I see where applications for Indiana’s private school vouchers have doubled, in the wake of the legislature’s action last session relaxing the criteria.
School Choice Indiana’s president was quoted as ecstatic, and noted that participation in the program has quadrupled since it was first introduced.
Happy days. Public schools not up to snuff? Don’t bother fixing them–privatize! (We all know that government can’t do anything right, and the private sector can’t do anything wrong.)
I’m sure it doesn’t mean anything that in Madison, Wisconsin, private schools that are currently participating in that state’s voucher program are vigorously resisting proposed new requirements that they make public their students’ achievement data.
Accountability is evidently only for public schools.
The sponsor of the Wisconsin measure, Senator Luther Olsen, is the Republican chair of the state legislature’s Education Committee. He wants the Legislature to be a “careful steward of taxpayer dollars.” As he put it, “No matter if you’re a public school, a charter school or a choice school, if you get a check, you should get a check up.”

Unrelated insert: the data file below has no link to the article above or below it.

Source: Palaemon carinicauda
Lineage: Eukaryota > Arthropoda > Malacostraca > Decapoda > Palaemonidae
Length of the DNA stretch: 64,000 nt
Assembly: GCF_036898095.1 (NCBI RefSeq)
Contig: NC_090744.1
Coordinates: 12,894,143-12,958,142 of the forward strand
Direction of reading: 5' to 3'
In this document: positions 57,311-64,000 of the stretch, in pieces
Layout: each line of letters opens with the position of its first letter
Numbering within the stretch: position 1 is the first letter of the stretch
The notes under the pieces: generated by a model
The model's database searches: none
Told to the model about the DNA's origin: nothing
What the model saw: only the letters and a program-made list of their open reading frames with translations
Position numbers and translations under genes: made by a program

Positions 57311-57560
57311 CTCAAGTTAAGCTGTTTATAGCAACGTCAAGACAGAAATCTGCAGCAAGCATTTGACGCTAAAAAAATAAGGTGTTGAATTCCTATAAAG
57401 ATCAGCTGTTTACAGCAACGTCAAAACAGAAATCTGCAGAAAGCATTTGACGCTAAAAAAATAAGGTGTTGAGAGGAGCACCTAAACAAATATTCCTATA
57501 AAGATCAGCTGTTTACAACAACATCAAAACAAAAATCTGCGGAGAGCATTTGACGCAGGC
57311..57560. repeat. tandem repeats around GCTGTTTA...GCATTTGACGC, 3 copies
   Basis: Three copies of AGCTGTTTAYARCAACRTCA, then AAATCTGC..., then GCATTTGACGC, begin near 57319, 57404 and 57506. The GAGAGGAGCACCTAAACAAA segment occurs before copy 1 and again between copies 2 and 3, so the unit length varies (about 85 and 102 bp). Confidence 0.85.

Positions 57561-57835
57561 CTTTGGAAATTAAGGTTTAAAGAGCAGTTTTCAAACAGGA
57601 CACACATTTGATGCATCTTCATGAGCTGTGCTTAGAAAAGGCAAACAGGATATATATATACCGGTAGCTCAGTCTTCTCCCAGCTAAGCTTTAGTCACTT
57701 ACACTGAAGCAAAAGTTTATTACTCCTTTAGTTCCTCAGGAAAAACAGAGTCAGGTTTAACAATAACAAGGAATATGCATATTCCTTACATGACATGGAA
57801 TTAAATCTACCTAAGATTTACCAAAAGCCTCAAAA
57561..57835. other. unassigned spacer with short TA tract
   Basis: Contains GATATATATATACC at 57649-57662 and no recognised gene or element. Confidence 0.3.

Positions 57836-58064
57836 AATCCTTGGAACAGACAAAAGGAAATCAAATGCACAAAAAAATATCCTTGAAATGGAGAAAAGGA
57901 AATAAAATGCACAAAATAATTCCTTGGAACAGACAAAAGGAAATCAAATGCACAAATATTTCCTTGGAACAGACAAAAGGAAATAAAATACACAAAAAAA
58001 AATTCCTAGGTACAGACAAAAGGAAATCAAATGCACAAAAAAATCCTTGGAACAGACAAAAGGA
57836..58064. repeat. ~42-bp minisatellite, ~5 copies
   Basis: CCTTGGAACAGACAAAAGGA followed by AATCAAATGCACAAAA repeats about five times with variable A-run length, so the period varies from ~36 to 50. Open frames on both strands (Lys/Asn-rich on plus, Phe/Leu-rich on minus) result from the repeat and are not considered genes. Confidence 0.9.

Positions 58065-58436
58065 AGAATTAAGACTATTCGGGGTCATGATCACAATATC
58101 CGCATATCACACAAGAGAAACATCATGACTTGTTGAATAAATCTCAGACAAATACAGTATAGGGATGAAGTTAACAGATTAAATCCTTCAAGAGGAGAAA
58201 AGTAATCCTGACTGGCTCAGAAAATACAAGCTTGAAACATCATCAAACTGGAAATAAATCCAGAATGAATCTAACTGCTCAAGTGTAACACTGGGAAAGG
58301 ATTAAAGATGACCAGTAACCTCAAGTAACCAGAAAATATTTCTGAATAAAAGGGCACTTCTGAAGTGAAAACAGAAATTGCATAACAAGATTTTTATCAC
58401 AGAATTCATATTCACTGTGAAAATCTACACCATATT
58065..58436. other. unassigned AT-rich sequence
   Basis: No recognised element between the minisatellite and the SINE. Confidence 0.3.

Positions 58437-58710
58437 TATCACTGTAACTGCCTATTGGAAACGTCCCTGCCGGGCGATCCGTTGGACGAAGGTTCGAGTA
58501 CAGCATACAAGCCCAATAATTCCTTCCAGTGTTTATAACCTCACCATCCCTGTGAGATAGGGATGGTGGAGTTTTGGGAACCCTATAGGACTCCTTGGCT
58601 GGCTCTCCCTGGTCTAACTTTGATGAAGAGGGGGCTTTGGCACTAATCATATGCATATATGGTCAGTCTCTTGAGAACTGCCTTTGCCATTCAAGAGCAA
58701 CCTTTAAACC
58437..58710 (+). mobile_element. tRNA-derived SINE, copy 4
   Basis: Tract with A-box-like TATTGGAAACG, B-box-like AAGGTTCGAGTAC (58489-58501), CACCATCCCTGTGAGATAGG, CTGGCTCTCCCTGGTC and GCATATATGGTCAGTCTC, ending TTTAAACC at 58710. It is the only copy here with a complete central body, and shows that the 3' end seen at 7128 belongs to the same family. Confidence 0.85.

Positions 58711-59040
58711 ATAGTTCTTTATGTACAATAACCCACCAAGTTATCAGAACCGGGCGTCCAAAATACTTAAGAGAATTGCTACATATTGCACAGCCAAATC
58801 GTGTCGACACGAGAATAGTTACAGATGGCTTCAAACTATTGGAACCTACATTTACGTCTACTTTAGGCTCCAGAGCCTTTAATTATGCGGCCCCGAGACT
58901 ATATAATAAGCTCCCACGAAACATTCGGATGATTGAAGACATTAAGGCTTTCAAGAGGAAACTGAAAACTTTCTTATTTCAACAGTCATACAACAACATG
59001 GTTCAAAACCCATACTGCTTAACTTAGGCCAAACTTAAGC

That seems eminently reasonable. If tax dollars are going to private schools, the very least we should expect is information about the effectiveness of the programs those dollars are supporting. Furthermore, if parents are going to make informed choices about where to send their children to school, it seems only fair that they should have access to basic information about the performance of the schools they are considering.
According to news reports, however, Wisconsin’s non-public schools are adamantly opposed to making their results public, and the legislature is unlikely to pass the measure.
Interesting, isn’t it? The most vocal critics of public schools–the advocates and beneficiaries of voucher programs that bleed resources from the public system to support their own institutions, the people who insist upon testing and accountability for public schools–aren’t so enthusiastic about performance reviews when they are the ones being evaluated.
I guess sauce for the goose gets kind of bitter when it’s poured on the gander.